A Republican senator is pushing the US Treasury to tighten its sanctions on a range of companies, warning that gaps in the current regime are strengthening the hand of Russian president Vladimir Putin.
Steve Daines, one of the first members of Congress to visit Ukraine after war broke out, urged Treasury secretary Janet Yellen on Tuesday to impose tougher penalties on Bank Rossiya, Gazprom, Gazprombank and Rosneft.
Speaking to Yellen during a hearing of the Senate banking committee, Daines said: “Our current sanction regime is full of holes and enforcement on entities that are currently sanctioned is severely lacking.”
In a separate letter to the Treasury secretary sent on Monday, Daines wrote: “We must act to end this war expeditiously, and that means immediately ratcheting up sanctions on Russia and Vladimir Putin himself.”
The US has launched what some commentators have called “financial warfare” on the Kremlin since Russian forces invaded Ukraine, including freezing part of Russia’s foreign currency reserves and sanctioning a range of companies and individuals.
However, Daines argued in his letter that some of the penalties had not worked as the sanctioned entities have remained in business. He called for the Treasury to tighten its restrictions on Bank Rossiya in particular, a relatively small Russian bank that has been accused of having links to Putin.
The bank was hit with sanctions in 2014, but Daines said that it had been able to carry on trading, in part by doing business through other companies in which it owns a stake but not a controlling share. He called on the Treasury to sanction those companies: Cyprus-based Telcrest Investments and the Dutch company ABR Investments.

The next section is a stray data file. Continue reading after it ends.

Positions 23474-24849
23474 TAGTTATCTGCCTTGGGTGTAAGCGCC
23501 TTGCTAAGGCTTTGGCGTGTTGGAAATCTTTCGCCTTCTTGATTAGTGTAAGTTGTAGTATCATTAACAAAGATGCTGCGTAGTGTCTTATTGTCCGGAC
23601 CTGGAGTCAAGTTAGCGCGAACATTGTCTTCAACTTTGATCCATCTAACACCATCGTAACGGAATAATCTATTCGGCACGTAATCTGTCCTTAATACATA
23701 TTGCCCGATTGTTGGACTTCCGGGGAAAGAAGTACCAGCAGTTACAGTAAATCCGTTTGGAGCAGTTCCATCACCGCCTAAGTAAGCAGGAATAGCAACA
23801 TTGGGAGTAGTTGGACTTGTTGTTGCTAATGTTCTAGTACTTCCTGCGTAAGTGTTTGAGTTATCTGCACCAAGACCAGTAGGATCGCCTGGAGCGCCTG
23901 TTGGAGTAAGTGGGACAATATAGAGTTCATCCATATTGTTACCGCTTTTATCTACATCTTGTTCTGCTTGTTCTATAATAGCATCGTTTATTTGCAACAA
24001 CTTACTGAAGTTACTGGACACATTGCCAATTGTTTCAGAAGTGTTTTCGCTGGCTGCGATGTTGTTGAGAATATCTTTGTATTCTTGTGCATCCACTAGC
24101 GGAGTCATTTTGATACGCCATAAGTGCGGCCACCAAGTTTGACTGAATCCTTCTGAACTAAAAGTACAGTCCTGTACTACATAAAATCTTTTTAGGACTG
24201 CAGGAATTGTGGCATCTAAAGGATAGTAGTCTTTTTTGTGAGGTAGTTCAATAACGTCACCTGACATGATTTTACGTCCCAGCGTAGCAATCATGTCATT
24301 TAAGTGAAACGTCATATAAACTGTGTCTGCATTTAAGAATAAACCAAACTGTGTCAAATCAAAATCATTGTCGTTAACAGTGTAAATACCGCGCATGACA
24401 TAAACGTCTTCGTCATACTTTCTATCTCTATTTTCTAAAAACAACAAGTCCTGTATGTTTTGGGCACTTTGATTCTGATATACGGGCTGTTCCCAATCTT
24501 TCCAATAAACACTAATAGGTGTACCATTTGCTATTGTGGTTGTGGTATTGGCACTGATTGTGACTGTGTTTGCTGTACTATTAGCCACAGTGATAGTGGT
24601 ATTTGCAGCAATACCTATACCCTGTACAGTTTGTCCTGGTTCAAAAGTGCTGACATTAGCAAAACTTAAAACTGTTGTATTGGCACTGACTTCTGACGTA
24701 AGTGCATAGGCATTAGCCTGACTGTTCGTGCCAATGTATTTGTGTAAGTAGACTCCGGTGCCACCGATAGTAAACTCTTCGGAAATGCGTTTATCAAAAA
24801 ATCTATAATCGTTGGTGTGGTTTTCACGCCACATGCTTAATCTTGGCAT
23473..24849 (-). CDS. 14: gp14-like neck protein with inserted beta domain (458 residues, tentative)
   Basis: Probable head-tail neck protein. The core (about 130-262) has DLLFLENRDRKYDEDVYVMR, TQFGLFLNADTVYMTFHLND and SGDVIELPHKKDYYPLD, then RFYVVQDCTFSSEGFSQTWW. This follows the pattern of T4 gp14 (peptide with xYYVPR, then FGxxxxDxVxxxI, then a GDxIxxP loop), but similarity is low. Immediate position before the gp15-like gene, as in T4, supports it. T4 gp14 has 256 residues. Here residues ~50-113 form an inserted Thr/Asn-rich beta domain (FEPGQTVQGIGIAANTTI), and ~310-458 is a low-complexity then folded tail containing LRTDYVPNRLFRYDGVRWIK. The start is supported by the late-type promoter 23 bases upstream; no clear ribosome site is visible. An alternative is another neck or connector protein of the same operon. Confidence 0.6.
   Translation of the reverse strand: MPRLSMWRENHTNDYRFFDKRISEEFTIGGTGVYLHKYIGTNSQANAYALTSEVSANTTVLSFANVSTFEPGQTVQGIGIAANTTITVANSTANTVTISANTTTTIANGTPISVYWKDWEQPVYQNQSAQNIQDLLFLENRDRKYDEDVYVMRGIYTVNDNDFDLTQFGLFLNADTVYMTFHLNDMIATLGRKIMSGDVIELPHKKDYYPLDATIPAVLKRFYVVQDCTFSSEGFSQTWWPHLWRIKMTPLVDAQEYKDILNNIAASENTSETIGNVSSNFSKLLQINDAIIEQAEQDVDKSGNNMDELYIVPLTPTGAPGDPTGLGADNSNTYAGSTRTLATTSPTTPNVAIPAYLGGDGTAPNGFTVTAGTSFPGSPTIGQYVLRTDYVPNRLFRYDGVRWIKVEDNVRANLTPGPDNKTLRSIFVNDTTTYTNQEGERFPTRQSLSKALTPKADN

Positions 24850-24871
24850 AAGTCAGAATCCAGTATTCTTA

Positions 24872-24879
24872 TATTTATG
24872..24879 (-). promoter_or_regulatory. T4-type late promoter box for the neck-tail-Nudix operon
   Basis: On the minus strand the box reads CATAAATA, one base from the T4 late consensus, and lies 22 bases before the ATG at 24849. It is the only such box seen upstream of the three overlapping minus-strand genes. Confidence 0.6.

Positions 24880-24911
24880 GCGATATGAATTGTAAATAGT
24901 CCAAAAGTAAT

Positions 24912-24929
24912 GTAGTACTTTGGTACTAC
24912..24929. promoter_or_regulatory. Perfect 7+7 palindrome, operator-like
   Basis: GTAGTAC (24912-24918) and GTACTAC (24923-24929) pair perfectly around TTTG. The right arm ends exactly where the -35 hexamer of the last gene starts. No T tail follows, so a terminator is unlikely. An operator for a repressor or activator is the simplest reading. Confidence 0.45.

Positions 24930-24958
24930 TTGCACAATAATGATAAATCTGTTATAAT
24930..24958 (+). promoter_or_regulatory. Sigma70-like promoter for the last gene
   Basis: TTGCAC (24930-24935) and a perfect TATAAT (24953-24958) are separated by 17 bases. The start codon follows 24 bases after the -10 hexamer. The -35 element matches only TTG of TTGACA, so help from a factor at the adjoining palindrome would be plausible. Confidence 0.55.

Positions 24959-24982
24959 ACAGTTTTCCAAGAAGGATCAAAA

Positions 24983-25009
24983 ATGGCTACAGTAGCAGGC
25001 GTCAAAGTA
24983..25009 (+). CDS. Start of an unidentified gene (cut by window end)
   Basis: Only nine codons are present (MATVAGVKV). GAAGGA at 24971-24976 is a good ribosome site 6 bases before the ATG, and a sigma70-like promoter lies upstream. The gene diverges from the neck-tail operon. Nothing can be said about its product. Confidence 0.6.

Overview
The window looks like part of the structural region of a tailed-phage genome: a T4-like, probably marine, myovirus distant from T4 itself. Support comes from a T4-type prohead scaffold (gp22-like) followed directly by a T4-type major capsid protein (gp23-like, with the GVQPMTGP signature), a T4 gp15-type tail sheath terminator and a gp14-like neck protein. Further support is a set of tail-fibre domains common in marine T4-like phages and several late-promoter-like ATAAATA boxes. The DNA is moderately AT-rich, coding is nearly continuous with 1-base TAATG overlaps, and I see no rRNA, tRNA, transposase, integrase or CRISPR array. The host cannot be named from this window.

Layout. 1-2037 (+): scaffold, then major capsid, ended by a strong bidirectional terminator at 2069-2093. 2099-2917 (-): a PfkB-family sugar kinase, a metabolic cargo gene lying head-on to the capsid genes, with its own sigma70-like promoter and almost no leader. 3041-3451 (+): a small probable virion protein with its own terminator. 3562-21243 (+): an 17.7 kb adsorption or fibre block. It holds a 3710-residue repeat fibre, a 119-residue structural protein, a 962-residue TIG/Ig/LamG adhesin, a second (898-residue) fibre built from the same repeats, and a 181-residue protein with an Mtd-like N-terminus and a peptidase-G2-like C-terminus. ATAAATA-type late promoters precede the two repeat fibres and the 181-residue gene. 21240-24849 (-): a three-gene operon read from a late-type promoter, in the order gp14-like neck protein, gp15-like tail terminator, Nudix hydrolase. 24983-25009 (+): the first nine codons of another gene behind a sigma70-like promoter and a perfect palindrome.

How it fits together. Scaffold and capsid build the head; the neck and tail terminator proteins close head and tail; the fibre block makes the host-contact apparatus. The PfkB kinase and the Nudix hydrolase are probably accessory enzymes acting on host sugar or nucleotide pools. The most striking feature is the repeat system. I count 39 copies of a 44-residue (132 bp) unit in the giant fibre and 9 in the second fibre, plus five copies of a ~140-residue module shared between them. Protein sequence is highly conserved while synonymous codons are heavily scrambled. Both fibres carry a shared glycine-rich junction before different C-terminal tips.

Bank Rossiya did not respond to a request for comment. ABR and Telcrest could not be reached for comment.
Daines also called for Yellen to put Rosneft, Gazprom and Gazprombank on the Specially Designated Nationals And Blocked Persons List, which would put any company that does business with them at risk of violating US sanctions.
This would in turn make it significantly more difficult for European companies to buy Russian gas, since US banks might be more wary of helping complete such transactions.
David Asher, a former state department official and senior fellow at the Hudson Institute, said: “All of this together should have a devastating effect, if combined with sufficiently tough messaging from the Treasury and ruthless enforcement.”
Yellen would not commit to strengthening sanctions against those companies. But she told the committee: “Almost every week we’ve announced further steps to tighten our sanctions, so we wish to take every action we possibly can to raise the pain to Russia, and to end this war as soon as possible.”
She also insisted Russia was feeling the pain of the sanctions that have already been imposed, saying the country was “clearly in recession”, with inflation running at around 20 per cent this year.
She added that the Treasury is considering allowing a licence for Russia to make debt repayments to expire, potentially pushing the country closer to a default.